technological leap ? the longbow, the tank, the atomic
bomb ? outraces the strategy and doctrine to control
it.

Mr Johnson, who leads robotics efforts at the Joint
Forces Command research centre, said: "The lawyers
tell me there are no prohibitions against robots
making life-or-death decisions.

"I have been asked what happens if the robot destroys
a school bus rather than a tank parked nearby. We will
not entrust a robot with that decision until we are
confident they can make it."

Trusting robots with potentially lethal
decision-making may require a leap of faith in
technology not everyone is ready to make.

Bill Joy, a co-founder of Sun Microsystems, has
expressed concerns that twenty-first century robotics
and nanotechnology may become "so powerful that they
can spawn whole new classes of accidents and abuses".

He added: "As machines become more intelligent, people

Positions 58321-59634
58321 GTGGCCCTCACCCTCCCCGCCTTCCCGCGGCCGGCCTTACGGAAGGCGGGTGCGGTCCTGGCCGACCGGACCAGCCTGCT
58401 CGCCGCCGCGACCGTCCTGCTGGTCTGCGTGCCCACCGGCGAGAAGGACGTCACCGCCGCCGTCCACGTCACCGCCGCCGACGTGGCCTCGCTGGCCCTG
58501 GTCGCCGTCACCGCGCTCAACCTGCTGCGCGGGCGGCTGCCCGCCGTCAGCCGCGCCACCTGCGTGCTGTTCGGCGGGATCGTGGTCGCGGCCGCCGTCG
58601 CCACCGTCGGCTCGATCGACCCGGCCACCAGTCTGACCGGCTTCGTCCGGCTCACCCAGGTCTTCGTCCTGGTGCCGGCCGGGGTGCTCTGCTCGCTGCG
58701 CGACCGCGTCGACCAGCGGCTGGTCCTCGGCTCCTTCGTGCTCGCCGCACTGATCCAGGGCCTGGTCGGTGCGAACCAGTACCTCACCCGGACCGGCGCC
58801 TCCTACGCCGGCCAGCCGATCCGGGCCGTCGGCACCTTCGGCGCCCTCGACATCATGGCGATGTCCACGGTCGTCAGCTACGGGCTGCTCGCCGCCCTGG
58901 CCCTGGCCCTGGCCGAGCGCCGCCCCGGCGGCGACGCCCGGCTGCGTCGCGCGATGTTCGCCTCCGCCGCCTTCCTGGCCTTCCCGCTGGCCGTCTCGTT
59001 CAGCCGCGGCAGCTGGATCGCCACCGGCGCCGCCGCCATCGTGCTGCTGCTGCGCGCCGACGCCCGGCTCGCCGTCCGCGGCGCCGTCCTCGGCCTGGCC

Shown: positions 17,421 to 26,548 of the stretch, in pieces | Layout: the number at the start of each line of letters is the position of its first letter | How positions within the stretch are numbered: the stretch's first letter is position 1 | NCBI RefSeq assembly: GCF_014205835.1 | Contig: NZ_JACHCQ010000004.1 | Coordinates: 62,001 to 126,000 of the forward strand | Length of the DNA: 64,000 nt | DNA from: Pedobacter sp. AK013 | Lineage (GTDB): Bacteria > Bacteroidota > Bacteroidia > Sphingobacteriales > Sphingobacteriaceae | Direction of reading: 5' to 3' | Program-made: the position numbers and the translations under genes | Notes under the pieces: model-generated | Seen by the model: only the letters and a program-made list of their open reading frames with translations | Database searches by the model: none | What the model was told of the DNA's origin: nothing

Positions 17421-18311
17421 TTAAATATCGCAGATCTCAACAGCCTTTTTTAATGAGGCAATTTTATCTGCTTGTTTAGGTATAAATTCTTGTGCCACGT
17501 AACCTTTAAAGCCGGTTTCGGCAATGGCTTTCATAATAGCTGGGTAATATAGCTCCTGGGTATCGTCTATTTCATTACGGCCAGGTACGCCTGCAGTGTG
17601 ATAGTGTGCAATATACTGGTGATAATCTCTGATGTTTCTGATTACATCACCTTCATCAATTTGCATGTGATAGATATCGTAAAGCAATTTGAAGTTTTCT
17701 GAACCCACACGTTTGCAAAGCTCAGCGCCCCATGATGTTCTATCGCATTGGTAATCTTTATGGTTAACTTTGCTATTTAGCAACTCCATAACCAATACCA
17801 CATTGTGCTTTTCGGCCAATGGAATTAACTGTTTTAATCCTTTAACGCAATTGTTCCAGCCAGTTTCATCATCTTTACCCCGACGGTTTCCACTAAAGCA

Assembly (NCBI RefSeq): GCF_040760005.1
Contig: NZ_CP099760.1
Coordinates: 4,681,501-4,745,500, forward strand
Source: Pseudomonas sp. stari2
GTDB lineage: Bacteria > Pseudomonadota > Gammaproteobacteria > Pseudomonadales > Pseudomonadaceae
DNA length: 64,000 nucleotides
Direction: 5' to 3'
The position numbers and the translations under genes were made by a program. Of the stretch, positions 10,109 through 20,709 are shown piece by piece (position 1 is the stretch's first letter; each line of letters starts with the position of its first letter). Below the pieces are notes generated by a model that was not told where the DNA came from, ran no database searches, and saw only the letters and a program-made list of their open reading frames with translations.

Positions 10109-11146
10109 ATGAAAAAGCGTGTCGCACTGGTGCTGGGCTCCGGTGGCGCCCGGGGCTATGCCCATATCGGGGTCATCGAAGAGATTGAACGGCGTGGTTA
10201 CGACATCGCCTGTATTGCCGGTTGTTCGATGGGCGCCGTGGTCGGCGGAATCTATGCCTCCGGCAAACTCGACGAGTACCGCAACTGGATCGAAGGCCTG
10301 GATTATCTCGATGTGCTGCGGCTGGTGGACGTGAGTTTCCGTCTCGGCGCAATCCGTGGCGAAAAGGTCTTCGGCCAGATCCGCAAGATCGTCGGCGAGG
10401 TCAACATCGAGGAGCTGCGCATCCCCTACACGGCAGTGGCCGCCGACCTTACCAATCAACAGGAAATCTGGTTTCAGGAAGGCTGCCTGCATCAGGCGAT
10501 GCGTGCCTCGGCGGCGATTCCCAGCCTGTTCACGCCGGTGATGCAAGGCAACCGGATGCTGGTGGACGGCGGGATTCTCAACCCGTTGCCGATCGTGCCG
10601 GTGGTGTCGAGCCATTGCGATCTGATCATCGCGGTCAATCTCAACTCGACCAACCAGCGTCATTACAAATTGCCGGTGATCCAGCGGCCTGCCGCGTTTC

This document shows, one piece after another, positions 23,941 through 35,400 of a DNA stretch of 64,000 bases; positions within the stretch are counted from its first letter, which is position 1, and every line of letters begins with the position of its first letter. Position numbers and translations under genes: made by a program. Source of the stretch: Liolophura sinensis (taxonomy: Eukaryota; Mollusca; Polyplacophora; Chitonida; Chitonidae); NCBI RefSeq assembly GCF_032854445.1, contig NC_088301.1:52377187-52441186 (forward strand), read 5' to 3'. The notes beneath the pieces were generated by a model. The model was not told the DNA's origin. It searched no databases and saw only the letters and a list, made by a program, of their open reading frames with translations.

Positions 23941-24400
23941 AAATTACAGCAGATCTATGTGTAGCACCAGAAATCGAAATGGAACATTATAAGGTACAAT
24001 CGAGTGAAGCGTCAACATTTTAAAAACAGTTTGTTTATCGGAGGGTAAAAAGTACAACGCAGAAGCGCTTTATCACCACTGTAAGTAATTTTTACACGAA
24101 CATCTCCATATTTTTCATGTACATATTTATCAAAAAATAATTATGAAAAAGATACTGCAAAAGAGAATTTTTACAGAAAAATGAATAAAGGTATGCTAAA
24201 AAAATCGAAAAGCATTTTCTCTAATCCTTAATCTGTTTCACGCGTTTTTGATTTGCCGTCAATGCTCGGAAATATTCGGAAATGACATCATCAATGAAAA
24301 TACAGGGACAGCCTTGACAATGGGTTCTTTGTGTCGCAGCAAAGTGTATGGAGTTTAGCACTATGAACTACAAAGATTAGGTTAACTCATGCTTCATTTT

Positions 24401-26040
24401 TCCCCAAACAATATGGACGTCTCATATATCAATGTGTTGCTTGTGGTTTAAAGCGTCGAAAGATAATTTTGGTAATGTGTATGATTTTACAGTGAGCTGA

will let machines make more of their decisions for
them.

"Eventually a stage may be reached at which the
decisions necessary to keep the system running will be
so complex that human beings will be incapable of
making them intelligently.

"At that stage the machines will be in effective
control."


--------------------

Pentagon prepares to build ?70bn robot army
By Francis Harris in Washington
(Filed: 17/02/2005)

www.telegraph.co.uk/news/main.jhtml?xml=/news/2005/02/17/wrobot17.xml&sSheet
=/ne
ws/2005/02/17/ixworld.html

The Pentagon is spending ?70 billion ($132.65 billion) on a programme to
build heavily-armed robots for the battlefield in the hope that future wars
will be fought without the loss of its soldiers' lives.

The scheme, known as Future Combat Systems, is the largest military contract
in American history and will help to drive the defence budget up by almost
20 per cent to just over

Last Updated on Monday, 14 March 2005 12:25